Epigenetic mechanisms underlying the imprinting of the mouse H19 gene

M. S. Bartolomei, A. L. Webber, M. E. Brunkow, S. M. Tilghman

Research output: Contribution to journalArticlepeer-review

398 Scopus citations

Abstract

The expression of the H19 gene is governed by parental imprinting in mammals. H19, an unusual gene encoding an RNA with no known function, is exclusively expressed from the maternal chromosome. In mouse, it lies 90 kb downstream from the Igf2 gene, which encodes a fetal-specific growth factor, insulin-like growth factor II, and is expressed primarily from the paternally inherited chromosome. In this report we have utilized interspecific hybrid mice to identify male-specific DNA methylation of a 7- to 9-kb domain surrounding the H19 gene and its promoter. This allele-specific methylation could function as a mark to suppress transcription of the H19 paternal allele. Consistent with this proposal, the H19 promoter displayed an open chromatin conformation only on the relatively unmethylated active maternal allele. In contrast, a cell type-specific enhancer that lies outside the methylation domain is hypersensitive to restriction enzyme digestion in nuclei on both maternal and paternal chromosomes. That the allele-specific methylation domain, coupled to the two H19 enhancers, contains all the information necessary for its imprinting was tested by examining two transgenic lines containing an internally deleted H19 transgene. Both displayed paternal-specific methylation of the transgene and maternal- specific expression. Although neither line has been tested in an inbred genetic background, and therefore the action of complex modifiers cannot be formally excluded, the result suggests that the sequences necessary for the imprinting of H19 have been identified.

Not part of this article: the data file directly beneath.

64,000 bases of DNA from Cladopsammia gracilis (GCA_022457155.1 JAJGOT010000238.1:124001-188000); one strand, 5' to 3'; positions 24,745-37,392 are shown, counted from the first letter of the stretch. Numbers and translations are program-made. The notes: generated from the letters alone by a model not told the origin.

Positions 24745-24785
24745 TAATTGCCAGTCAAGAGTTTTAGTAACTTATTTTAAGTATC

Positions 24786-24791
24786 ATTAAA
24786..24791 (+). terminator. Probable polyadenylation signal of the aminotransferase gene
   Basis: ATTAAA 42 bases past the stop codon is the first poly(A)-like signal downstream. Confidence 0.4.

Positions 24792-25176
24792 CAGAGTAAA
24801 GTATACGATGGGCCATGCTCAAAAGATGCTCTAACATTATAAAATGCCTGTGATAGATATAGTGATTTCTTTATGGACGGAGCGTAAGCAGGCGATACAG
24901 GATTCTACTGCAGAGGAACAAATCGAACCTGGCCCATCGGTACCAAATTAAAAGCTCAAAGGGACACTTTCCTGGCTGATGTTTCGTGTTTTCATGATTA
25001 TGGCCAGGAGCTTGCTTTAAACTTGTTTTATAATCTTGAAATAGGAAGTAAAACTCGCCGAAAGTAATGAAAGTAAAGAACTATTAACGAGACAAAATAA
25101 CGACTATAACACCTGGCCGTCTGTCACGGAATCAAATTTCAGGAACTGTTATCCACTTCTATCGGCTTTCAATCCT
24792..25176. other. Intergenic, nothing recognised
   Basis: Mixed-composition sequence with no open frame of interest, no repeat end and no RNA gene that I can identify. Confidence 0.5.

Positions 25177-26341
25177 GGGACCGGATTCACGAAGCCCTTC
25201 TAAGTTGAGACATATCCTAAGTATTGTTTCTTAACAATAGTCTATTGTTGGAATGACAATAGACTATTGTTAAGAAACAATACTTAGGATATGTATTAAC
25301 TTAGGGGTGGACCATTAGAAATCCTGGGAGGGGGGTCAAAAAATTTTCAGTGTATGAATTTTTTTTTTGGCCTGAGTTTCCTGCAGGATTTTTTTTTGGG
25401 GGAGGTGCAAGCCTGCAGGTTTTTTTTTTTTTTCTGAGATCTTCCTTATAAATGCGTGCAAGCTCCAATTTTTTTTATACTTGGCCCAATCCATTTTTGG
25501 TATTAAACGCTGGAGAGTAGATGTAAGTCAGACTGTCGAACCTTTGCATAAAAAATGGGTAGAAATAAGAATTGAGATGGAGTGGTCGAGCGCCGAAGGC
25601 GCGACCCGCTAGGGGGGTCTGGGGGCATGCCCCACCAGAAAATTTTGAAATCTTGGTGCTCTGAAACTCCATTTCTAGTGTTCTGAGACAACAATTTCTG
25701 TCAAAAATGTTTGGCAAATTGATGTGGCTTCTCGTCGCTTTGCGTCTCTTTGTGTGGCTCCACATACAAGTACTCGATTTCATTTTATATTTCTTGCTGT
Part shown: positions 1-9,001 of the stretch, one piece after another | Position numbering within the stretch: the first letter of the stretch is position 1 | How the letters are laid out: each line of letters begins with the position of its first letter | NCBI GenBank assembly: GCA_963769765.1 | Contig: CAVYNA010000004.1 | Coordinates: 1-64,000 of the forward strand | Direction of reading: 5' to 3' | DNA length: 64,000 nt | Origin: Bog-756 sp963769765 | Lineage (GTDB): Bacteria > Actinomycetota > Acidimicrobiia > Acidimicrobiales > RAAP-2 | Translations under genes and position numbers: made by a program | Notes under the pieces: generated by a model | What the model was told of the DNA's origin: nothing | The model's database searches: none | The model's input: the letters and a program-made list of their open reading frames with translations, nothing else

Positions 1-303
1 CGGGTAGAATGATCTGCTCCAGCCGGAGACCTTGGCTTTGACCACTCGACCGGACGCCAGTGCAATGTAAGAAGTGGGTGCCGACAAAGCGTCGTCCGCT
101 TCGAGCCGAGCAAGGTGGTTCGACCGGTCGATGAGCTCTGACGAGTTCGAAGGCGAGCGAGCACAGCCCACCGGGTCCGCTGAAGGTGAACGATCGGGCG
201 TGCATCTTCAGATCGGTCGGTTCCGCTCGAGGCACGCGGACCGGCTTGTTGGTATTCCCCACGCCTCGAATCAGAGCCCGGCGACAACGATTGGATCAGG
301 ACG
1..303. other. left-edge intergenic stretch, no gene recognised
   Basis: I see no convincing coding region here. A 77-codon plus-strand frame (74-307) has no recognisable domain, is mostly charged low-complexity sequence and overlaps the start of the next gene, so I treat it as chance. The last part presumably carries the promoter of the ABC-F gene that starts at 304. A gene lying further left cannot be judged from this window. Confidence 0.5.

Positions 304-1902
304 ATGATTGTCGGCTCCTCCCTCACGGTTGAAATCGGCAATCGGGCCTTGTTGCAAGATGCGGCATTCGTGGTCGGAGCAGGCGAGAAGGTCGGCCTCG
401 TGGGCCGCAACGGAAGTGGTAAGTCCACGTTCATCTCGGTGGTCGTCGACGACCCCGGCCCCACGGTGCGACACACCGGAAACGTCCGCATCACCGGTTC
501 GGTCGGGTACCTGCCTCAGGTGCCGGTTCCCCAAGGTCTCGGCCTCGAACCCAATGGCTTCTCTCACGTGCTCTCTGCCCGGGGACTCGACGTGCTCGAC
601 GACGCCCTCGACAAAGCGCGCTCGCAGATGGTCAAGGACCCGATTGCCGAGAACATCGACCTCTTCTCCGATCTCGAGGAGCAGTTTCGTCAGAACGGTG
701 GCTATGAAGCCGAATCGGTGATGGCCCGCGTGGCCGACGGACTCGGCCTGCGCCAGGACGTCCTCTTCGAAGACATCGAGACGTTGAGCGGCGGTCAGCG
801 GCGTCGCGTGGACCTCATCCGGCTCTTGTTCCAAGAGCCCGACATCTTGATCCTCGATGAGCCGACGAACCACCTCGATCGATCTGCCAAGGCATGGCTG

Original languageEnglish (US)
Pages (from-to)1663-1673
Number of pages11
JournalGenes and Development
Volume7
Issue number9
DOIs
StatePublished - Jan 1 1993
Externally publishedYes

All Science Journal Classification (ASJC) codes

  • Genetics
  • Developmental Biology

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